It might not be quite as useful to authorities as smart TV cameras, but a Wi-Fi-enabled vibrator with an in-built camera is the latest connected device to be at the centre of a hacking story.
Security experts Pen Test Partners (which amusingly stands for Penetrating testing and security partners) decided to see whether they could hack into Svakom’s Siime Eye vibrator – a dildo slash endoscope that lets users broadcast the insides of their private parts.
They found that anyone within Wi-Fi range could easily force their way onto the device’s live stream by guessing the default password, and with some extra hacking skills could access the firmware and gain “complete control” over the dildo.
As Pen Test Partners explains in a blog post, the manufacturer had left the default password as an easily guessable “88888888”. Unless the user has changed the password, it would be simple to anyone picking up the signal to watch the proceedings. Going further, the group says it is “trivial to connect to the access point [AP],” and that if you manage to do this, you’ll have “instant access to everything on this web application”.
Operating as a Wi-Fi access point also allowed the team to geolocate other Siime Eye users. “This part surprised us the most – using Wi-Fi is logical, given the bandwidth required to stream video, but most IoT devices would be configured to operate as a Wi-Fi client, not an access point. This choice was odd.”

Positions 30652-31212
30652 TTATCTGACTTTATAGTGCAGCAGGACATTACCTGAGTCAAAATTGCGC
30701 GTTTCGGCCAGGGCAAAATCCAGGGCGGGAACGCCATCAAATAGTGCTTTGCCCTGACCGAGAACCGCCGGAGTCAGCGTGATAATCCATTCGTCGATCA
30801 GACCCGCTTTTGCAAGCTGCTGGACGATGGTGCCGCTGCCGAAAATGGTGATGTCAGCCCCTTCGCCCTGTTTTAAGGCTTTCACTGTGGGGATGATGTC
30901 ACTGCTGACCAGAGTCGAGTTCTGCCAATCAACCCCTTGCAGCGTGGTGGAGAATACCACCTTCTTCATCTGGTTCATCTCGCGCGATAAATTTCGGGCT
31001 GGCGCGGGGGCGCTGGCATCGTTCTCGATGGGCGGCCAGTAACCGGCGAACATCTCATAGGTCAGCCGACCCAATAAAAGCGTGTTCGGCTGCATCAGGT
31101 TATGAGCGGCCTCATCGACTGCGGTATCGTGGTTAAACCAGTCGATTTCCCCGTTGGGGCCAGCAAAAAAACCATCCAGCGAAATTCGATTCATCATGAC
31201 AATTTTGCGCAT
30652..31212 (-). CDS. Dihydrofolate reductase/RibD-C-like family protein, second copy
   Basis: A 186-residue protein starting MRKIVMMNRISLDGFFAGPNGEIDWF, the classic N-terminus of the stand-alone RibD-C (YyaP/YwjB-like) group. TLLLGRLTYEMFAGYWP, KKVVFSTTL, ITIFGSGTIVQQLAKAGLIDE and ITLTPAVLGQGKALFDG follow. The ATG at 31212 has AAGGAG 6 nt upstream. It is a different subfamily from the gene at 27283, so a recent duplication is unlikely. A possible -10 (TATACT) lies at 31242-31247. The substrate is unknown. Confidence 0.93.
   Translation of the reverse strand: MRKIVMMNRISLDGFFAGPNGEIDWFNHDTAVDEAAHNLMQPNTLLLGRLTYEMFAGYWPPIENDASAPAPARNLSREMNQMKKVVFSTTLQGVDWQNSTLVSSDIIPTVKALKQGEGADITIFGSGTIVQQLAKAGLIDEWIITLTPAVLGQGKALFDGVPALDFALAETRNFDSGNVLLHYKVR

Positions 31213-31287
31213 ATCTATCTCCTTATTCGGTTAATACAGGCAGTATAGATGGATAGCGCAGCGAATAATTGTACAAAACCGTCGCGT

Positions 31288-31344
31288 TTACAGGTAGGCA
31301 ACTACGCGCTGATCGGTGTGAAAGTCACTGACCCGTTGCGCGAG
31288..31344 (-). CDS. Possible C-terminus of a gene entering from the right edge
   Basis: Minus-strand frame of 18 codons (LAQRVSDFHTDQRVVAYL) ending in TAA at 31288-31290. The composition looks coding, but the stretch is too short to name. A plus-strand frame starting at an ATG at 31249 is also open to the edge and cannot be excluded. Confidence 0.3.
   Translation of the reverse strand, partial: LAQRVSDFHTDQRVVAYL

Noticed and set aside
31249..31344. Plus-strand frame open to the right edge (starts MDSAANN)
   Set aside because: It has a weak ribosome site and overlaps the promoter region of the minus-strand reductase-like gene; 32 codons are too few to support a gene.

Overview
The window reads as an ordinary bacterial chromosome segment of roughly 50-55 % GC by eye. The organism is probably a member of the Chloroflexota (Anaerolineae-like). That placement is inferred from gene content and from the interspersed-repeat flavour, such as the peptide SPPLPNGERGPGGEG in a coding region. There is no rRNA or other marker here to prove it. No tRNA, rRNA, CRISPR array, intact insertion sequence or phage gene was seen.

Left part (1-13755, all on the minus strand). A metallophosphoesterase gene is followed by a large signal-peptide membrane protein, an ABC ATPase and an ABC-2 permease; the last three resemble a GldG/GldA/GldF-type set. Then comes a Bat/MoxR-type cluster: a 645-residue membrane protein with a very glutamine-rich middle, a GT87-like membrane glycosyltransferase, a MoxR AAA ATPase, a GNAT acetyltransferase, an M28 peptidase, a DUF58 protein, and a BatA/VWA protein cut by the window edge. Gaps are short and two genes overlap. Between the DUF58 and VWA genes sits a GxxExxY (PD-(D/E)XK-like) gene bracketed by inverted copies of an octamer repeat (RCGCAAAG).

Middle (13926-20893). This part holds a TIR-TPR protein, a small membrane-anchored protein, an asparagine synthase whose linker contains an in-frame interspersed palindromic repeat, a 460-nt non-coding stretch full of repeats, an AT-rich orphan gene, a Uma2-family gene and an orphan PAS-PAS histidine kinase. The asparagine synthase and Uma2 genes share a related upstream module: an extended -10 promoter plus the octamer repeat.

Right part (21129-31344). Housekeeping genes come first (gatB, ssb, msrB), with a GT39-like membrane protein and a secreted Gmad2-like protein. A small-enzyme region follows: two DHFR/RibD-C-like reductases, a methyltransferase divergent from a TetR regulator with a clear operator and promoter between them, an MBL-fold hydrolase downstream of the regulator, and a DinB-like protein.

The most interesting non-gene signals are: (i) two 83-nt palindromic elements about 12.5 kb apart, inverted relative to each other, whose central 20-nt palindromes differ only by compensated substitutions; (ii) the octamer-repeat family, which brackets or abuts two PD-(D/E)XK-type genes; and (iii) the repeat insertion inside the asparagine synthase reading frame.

Svakom has yet to respond to Pen Test Partners’ exploits. It isn’t the first time a sex toy has become tangled up in the Internet of Things security debate, with Canadian firm Standard Innovation having recently settled to pay out £3 million following claims its connected We-Vibe vibrators were sending personal information to the company without user consent.
With the increase of connected devices in our homes, anything that’s connected to Wi-Fi and has sensors is up for scrutiny by security experts. Mattel’s Hello Barbie doll, for example, was shown to be hackable after researchers were able to hijack its in-built microphone to listen in on people’s conversations – transforming the doll into a makeshift surveillance device.
Why an IR Blaster Is Still Useful on Phones in 2020August 9, 2020
What Are In-Ear Monitors, and Who Should Use Them?May 11, 2020
Wi-Fi 6E: What Is It, and How Is It Different From Wi-Fi 6?April 24, 2020